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Fashion houses will need to have a new strategy for their designs after Brexit, according to David Stone, partner at law firm Allen & Overy.
Stone was speaking at the Chartered Institute of Trade Mark Attorneys (CITMA) spring conference in London on Friday, March 17.
He discussed registered and unregistered design rights in relation to the fashion industry, which he said was a “fast-moving sphere”.
Stone outlined the five forms of design protection currently available in the UK: registered Community designs, unregistered Community designs (UCD), UK registered designs, UK unregistered designs, and UK copyright.
For designers and rights owners, he said that this is a “good patchwork of rights” to work with in the UK.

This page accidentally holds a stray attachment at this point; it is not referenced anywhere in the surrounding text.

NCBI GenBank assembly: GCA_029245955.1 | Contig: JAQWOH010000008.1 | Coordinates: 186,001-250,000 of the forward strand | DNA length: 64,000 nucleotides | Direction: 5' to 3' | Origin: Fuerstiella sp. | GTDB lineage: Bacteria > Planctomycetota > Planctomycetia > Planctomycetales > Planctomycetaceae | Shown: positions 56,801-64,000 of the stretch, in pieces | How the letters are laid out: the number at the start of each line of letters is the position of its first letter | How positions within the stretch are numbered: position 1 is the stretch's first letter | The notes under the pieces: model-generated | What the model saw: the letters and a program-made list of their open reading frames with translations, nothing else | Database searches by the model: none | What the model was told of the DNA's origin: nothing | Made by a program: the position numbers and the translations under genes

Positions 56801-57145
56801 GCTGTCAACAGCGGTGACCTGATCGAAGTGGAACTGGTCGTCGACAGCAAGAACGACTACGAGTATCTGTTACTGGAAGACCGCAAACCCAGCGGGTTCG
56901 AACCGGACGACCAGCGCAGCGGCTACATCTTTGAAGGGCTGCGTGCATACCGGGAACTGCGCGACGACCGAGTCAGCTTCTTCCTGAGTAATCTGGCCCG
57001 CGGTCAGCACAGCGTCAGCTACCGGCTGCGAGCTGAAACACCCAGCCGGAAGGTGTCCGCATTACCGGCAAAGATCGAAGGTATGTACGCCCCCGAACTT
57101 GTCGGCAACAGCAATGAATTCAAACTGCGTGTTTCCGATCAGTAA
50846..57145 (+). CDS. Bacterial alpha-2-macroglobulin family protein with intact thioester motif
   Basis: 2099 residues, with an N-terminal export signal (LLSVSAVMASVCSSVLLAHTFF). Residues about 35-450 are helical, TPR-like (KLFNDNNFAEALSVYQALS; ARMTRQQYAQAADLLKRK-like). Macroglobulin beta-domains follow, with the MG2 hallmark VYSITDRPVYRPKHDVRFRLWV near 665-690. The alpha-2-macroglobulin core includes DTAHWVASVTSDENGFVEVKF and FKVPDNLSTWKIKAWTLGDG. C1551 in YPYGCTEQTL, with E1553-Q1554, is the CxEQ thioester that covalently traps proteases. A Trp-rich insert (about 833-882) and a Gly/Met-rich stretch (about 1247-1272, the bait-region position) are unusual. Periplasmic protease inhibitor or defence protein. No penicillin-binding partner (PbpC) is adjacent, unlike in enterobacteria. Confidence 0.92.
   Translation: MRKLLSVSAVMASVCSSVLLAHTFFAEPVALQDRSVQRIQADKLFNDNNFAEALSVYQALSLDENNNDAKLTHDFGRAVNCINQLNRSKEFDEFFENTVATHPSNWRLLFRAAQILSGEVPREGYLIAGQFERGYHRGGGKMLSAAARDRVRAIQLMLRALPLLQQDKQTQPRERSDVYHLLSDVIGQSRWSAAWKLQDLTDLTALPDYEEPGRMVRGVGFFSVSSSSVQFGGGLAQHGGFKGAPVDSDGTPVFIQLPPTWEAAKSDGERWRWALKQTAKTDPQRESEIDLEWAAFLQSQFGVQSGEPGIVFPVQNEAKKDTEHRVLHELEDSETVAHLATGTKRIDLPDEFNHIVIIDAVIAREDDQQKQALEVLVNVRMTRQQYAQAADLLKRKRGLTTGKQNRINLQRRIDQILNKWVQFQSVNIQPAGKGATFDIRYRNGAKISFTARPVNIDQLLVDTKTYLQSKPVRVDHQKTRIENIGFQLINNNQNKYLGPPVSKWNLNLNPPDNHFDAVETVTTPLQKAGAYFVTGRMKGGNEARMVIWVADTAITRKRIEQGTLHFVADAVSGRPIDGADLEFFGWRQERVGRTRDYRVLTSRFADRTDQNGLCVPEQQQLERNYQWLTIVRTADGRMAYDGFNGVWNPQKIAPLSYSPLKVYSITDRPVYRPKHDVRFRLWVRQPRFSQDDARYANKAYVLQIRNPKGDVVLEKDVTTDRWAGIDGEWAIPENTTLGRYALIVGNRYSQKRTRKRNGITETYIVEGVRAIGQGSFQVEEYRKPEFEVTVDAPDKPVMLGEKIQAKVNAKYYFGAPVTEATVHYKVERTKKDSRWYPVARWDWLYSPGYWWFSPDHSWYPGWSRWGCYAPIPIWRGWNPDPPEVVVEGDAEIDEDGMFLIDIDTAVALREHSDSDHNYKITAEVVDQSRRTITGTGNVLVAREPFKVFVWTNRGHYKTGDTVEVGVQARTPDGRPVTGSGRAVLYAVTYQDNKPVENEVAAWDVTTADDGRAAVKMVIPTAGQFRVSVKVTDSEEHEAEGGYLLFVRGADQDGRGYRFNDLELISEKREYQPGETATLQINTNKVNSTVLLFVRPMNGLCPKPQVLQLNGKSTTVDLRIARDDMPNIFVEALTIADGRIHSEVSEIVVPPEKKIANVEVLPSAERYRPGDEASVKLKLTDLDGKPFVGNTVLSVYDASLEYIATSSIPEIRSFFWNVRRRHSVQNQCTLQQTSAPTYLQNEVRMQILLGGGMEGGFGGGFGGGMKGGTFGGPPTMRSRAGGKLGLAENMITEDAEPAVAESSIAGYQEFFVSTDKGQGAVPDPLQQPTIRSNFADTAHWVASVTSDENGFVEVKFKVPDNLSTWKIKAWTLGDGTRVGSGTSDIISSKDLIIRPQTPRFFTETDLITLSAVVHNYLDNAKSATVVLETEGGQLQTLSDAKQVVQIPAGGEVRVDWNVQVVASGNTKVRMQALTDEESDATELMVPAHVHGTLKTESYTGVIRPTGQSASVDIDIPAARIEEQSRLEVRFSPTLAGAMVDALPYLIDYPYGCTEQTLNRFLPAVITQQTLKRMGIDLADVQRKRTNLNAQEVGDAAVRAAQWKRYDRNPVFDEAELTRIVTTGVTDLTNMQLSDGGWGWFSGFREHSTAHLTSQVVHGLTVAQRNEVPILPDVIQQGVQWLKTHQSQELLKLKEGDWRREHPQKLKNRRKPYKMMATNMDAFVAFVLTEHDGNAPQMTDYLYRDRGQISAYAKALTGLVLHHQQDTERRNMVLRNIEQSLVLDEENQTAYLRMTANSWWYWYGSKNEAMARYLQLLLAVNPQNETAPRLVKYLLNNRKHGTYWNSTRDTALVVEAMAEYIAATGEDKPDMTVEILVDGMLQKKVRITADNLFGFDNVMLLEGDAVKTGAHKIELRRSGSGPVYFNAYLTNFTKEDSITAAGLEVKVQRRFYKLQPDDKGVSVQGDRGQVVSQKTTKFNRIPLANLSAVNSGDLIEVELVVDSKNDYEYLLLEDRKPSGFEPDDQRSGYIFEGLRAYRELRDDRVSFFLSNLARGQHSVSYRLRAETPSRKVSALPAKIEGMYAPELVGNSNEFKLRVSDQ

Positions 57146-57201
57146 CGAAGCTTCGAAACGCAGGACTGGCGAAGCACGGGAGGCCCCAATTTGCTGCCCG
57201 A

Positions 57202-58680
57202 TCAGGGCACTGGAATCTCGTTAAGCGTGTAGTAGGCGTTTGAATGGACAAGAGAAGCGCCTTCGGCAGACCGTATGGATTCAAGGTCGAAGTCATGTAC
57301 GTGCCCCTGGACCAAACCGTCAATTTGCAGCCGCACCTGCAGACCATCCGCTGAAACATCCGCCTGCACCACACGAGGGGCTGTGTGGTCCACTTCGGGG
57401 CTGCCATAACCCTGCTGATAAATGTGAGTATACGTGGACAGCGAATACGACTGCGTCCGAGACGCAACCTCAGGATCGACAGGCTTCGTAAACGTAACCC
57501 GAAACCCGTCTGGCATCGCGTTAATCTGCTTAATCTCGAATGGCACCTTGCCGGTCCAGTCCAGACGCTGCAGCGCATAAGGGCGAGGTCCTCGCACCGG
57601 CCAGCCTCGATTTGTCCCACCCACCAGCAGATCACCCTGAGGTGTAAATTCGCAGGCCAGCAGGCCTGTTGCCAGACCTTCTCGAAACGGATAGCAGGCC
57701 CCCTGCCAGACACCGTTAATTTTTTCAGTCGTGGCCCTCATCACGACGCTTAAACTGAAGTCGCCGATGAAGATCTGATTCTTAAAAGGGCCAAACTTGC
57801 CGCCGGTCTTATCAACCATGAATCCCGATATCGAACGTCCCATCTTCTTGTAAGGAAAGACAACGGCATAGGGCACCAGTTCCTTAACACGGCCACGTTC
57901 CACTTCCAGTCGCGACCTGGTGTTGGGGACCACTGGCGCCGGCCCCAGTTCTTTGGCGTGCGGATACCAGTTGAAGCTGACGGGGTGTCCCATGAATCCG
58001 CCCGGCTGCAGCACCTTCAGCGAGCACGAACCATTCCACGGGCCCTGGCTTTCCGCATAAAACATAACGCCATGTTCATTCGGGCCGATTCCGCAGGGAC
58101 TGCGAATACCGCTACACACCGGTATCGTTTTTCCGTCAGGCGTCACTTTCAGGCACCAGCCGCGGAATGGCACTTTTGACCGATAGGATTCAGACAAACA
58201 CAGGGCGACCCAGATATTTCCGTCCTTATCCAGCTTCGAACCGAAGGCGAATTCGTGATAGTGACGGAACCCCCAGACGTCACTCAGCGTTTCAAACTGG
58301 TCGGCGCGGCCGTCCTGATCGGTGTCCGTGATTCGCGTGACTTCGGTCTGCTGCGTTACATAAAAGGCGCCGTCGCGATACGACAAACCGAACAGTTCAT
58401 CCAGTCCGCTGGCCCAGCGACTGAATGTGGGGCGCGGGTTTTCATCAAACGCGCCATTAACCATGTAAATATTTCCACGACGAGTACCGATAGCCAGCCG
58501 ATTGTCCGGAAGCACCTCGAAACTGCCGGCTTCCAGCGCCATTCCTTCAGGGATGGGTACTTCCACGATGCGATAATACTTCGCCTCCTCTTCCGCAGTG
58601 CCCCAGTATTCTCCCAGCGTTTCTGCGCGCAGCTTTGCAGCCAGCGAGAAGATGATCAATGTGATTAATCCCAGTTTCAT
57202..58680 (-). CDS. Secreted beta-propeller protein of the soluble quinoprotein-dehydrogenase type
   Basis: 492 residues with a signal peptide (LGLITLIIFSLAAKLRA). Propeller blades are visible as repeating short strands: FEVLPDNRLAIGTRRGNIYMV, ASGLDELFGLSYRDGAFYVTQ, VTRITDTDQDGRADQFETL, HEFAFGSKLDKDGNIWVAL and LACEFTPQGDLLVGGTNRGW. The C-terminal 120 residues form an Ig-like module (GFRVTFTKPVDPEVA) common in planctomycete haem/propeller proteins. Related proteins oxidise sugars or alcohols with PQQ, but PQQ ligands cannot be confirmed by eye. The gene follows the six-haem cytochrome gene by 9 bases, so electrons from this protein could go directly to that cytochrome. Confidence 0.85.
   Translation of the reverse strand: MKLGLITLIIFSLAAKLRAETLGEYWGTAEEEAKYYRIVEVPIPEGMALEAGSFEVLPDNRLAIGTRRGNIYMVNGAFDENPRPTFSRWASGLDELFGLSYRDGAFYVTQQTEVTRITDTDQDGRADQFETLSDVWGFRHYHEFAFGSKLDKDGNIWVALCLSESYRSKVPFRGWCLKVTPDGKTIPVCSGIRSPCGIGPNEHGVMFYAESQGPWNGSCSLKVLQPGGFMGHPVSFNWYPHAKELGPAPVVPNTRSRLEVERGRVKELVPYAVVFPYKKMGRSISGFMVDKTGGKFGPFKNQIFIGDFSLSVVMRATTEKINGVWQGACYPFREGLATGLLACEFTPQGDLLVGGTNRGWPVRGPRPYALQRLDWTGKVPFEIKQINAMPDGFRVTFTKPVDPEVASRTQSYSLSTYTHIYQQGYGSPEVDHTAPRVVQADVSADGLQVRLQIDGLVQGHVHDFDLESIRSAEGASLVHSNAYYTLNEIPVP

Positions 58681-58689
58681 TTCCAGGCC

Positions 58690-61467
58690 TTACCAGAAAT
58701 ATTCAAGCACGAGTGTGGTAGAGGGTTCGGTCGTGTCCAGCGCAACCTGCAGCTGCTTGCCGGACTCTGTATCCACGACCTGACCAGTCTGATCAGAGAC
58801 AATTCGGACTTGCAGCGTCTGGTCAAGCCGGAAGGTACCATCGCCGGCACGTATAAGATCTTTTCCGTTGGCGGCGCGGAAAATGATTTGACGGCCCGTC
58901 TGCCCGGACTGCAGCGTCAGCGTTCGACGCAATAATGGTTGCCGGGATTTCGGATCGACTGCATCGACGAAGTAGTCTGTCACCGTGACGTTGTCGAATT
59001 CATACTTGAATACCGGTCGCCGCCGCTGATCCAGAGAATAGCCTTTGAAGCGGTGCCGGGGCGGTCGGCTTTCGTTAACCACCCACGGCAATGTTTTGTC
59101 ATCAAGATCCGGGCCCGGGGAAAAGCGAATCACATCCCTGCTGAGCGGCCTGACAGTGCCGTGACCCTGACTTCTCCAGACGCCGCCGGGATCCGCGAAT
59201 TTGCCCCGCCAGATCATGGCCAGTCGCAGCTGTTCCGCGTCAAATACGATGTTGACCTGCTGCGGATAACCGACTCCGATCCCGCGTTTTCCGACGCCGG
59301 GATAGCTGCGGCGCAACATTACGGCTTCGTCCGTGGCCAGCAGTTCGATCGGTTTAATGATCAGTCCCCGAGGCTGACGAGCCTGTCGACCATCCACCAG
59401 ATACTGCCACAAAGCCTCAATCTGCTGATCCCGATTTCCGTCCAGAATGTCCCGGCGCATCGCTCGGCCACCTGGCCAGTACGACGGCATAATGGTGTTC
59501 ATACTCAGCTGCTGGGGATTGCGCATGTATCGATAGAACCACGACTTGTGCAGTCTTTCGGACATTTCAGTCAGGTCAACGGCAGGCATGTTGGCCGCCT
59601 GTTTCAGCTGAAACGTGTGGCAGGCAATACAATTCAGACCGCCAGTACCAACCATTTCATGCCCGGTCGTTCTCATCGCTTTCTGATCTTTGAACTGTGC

However, he warned that fashion houses and designers will need to have a “new strategy” for protecting their designs post-Brexit.
Stone advised delegates to register their designs now in the UK and EU.
He also said that IP lawyers should not rely on grace periods in other countries post-Brexit and that the UK “must” accede to the Hague Agreement for Industrial Designs.
The Hague System is implemented by the World Intellectual Property Organization and allows an IP owner to register up to 100 designs in 66 countries through one application.
Stone added that the UK needs something “simple” like the UCD.
CITMA’s spring conference ended on Friday, March 17.
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Chartered Institute of Trade Mark Attorneys, spring conference, designs, registered community designs, trademark, fashion, London Fashion Week, David Stone